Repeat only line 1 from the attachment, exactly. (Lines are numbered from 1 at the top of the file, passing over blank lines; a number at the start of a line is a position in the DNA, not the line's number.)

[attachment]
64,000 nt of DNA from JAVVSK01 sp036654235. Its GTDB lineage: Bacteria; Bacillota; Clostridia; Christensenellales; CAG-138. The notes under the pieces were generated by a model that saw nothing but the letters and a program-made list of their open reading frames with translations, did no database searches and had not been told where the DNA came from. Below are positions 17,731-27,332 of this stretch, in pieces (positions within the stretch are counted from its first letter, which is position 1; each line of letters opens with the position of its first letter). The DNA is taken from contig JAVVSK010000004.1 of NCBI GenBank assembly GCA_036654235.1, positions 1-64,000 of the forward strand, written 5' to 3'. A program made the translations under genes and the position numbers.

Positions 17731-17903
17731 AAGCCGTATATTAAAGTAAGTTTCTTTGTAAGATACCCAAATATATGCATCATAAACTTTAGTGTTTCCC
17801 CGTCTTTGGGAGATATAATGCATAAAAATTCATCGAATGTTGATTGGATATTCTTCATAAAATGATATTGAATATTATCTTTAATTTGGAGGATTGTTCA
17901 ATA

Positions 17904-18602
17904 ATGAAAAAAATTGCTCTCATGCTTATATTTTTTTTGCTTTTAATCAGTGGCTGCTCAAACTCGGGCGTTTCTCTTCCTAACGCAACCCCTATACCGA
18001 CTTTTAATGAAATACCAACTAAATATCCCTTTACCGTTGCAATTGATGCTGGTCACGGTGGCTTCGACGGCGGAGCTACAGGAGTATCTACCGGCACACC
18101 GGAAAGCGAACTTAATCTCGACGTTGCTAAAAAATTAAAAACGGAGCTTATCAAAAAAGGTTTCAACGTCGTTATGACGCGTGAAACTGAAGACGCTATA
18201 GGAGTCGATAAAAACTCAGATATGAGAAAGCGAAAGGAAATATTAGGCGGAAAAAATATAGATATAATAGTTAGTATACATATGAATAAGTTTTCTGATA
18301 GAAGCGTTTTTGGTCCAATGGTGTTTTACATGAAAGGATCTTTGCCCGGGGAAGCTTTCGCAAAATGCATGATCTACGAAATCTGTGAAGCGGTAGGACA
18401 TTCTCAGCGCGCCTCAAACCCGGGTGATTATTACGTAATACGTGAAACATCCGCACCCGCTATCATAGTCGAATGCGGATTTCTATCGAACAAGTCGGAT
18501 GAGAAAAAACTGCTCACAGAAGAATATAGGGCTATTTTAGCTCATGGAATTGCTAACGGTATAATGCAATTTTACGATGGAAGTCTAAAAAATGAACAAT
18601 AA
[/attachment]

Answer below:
64,000 nt of DNA from JAVVSK01 sp036654235. Its GTDB lineage: Bacteria; Bacillota; Clostridia; Christensenellales; CAG-138. The notes under the pieces were generated by a model that saw nothing but the letters and a program-made list of their open reading frames with translations, did no database searches and had not been told where the DNA came from. Below are positions 17,731-27,332 of this stretch, in pieces (positions within the stretch are counted from its first letter, which is position 1; each line of letters opens with the position of its first letter). The DNA is taken from contig JAVVSK010000004.1 of NCBI GenBank assembly GCA_036654235.1, positions 1-64,000 of the forward strand, written 5' to 3'. A program made the translations under genes and the position numbers.